**From:** Philip Goetz (*philgoetz@gmail.com*)

**Date:** Sat Feb 25 2006 - 07:42:35 MST

**Next message:**Philip Goetz: "Re: ESSAY: Program length, Omega and Friendliness"**Previous message:**Ben Goertzel: "Re: Why playing it safe is the most dangerous thing"**In reply to:**William Pearson: "ESSAY: Program length, Omega and Friendliness"**Next in thread:**Philip Goetz: "Re: ESSAY: Program length, Omega and Friendliness"**Reply:**Philip Goetz: "Re: ESSAY: Program length, Omega and Friendliness"**Reply:**Nick Hay: "Re: ESSAY: Program length, Omega and Friendliness"**Reply:**William Pearson: "Re: ESSAY: Program length, Omega and Friendliness"**Messages sorted by:**[ date ] [ thread ] [ subject ] [ author ] [ attachment ]

On 2/21/06, William Pearson <wil.pearson@gmail.com> wrote:

*> Cribbing from Chaitin mercilessly....
*

*>
*

*> The number of friendliness preserving programs a program can safely
*

*> self transform itself into is bounded by the length of the program.
*

*>
*

*> Let us posit a number Phi which is equivalent to Omega but for
*

*> friendliness. That is bit 1 is 1 iff the shortest program expressible
*

*> in a programming languages (breaking ties in a defined fashion) is
*

*> friendly and has friendliness maintaining transformations. And so on
*

*> with the second bit and the second shortest program. And omega is bit
*

*> 1 is 1 iff program 1 halts (I don't know whether this is the classical
*

*> definition)
*

Omega is the sum, over all programs that halt, of 1/(length of program

in bits), when programs are expressed in a way so that no program is a

prefix of another program (necessary so that the sum of the lengths of

all programs would be 1). What you've defined works only if, for

every n, there is exactly 1 program of length n. Fortunately there

are more than that.

*> Knowing a bit of Phi is 1 is equivalent to knowing a bit of Omega is
*

*> 1, unless not halting is friendly :)
*

We are leaving halting out of it, I think. Actually, halting would be

friendly, or at least neutral - a program that had halted couldn't goo

you. Anyway, the point is, Phi is about friendliness, not halting;

don't confuse the two.

*> The easiest way to know whether n programs halt (without empirically
*

*> checking them) is to have them encoded in an n bit number.
*

???

You are saying that you arbitrarily assign one bit per program. This

will not tell you whether they halt, unless an oracle magically

provides the proper bit in each case. I think you mean something

other than "the easist way to know (learn)"; possibly, "the easiest

way to denote".

*> Each bit
*

*> representing one bit of omega, so similarly for Phi.
*

Can't parse this.

*> Quite often this
*

*> is expressed as knowing the first n bits of omega, but as we are not
*

*> interested in the ordering of Phi we shall treat them as arbitrary
*

*> bits of Phi and hence arbitrary length* programs.
*

I can't resolve your anaphors in general. "Them" here appears to mean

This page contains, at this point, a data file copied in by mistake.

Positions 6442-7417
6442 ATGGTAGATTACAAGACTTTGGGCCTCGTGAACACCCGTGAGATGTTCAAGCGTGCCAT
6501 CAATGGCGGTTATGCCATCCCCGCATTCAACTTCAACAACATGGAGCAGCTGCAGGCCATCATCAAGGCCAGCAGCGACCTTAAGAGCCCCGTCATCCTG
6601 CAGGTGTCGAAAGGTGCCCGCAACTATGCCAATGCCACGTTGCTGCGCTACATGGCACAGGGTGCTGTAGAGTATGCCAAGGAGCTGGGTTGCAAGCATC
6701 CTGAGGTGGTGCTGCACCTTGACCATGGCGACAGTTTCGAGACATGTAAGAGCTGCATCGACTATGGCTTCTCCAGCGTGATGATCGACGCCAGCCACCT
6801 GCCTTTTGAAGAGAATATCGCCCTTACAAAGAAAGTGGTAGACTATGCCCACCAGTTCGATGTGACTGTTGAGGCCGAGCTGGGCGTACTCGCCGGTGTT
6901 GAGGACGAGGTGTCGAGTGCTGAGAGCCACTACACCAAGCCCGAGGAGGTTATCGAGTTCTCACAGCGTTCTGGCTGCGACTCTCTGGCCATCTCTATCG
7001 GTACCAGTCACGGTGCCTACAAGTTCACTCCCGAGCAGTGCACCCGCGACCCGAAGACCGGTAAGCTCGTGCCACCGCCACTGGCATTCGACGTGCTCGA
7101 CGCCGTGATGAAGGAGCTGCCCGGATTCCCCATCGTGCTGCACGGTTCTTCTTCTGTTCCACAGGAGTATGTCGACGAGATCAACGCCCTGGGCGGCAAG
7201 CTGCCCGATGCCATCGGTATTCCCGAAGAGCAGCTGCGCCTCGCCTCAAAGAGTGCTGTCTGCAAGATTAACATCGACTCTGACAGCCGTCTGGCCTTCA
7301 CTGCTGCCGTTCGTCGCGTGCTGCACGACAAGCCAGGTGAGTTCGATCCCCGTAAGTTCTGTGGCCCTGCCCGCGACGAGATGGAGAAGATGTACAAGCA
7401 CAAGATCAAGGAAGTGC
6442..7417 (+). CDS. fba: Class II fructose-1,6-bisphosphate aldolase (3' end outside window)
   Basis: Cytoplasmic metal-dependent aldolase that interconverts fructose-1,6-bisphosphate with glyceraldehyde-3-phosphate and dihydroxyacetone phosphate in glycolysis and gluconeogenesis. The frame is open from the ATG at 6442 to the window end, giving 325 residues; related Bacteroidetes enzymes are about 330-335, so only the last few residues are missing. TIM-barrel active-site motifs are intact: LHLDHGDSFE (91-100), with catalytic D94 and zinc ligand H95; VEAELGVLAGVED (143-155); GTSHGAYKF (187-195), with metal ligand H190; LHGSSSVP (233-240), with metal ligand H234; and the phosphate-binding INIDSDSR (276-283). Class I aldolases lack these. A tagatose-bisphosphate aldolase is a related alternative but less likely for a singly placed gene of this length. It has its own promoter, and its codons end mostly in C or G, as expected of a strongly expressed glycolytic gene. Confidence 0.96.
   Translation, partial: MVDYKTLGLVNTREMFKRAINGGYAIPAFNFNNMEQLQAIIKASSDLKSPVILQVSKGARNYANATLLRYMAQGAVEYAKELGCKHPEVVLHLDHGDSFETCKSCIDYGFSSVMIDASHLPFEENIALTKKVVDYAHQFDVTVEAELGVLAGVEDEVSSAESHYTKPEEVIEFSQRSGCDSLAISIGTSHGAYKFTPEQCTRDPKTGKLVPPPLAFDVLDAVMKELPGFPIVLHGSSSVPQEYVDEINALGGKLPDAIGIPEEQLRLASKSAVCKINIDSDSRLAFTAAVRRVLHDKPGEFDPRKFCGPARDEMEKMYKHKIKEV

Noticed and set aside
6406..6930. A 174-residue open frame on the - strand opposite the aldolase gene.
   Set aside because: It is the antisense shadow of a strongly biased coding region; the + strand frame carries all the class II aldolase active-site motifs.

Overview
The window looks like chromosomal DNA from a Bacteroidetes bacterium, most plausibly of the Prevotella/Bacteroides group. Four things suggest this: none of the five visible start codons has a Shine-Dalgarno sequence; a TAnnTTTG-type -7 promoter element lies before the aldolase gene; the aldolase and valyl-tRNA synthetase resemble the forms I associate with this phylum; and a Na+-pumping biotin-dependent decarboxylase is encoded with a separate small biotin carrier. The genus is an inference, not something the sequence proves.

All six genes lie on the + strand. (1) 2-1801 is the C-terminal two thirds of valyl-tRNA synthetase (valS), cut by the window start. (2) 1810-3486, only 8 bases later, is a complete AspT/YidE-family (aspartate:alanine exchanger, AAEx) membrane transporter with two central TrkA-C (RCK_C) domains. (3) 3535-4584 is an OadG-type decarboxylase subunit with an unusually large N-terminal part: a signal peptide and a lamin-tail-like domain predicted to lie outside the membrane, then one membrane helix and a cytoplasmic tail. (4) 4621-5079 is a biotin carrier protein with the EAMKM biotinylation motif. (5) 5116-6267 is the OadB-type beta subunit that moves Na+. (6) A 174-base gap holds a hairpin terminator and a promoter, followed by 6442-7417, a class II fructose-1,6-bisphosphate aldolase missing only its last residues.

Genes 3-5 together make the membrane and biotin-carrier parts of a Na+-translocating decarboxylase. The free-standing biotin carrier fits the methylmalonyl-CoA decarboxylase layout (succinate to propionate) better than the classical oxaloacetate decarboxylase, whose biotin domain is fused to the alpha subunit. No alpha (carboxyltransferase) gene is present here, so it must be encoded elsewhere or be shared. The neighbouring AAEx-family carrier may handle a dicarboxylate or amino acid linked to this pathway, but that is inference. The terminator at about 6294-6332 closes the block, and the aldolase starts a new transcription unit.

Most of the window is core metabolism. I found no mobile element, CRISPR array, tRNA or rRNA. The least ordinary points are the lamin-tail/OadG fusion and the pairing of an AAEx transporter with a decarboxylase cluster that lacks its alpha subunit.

bits of Phi, but then you are saying we shall treat bits of Phi as

bits of Phi. I can't parse a lot of this post.

In any case, there is no 1-1 correspondence between bits of Phi, and

programs. The cardinality of the set of bits of Phi is aleph-null;

the cardinality of the number of programs is 2^(aleph-null). Well,

technically you could construct a 1-1- correspondence, if you take the

continuum hypothesis as false, but there's no obvious way to take a

bit of Phi and find the program for it, or vice-versa.

*> So the maximum number of bits of Phi and hence number of known or
*

*> provably friendly programs is bounded by the length of your starting
*

*> program.
*

How does this bounding follow from anything you said before?

Especially since you've never referred to a "starting program".

I don't know what that phrase is supposed to refer to.

My best guess is that your "starting program"

is a program to generate Phi, and that you are wrongly

assuming that a program cannot generate a stream

of bits longer than itself.

*> It would be less than that because you would have to take
*

*> into consideration the bit requirement of the machinery to transform
*

*> your bit of Phi into a program and other things you want your program
*

*> to do. But tightening the bound is not of much interest I don't think.
*

*>
*

*> Anything wrong with this semi-formal proof?
*

Two key problems:

1. Each bit in Phi does not correspond to a program. If you want

each bit to correspond to a program, you have to construct Phi in a

different manner. If you want Phi to be a number (a sequence of

bits), then you must be aware that claiming that you can make each bit

in a sequence of bits correspond to one of the set of possible

programs, is claiming that the continuum hypothesis is false.

2. This last bit about the maximum number of bits being bounded by

your starting program. That doesn't seem to connect to anything else

in the proof.

- Phil

**Next message:**Philip Goetz: "Re: ESSAY: Program length, Omega and Friendliness"**Previous message:**Ben Goertzel: "Re: Why playing it safe is the most dangerous thing"**In reply to:**William Pearson: "ESSAY: Program length, Omega and Friendliness"**Next in thread:**Philip Goetz: "Re: ESSAY: Program length, Omega and Friendliness"**Reply:**Philip Goetz: "Re: ESSAY: Program length, Omega and Friendliness"**Reply:**Nick Hay: "Re: ESSAY: Program length, Omega and Friendliness"**Reply:**William Pearson: "Re: ESSAY: Program length, Omega and Friendliness"**Messages sorted by:**[ date ] [ thread ] [ subject ] [ author ] [ attachment ]

*
This archive was generated by hypermail 2.1.5
: Wed Jul 17 2013 - 04:00:56 MDT
*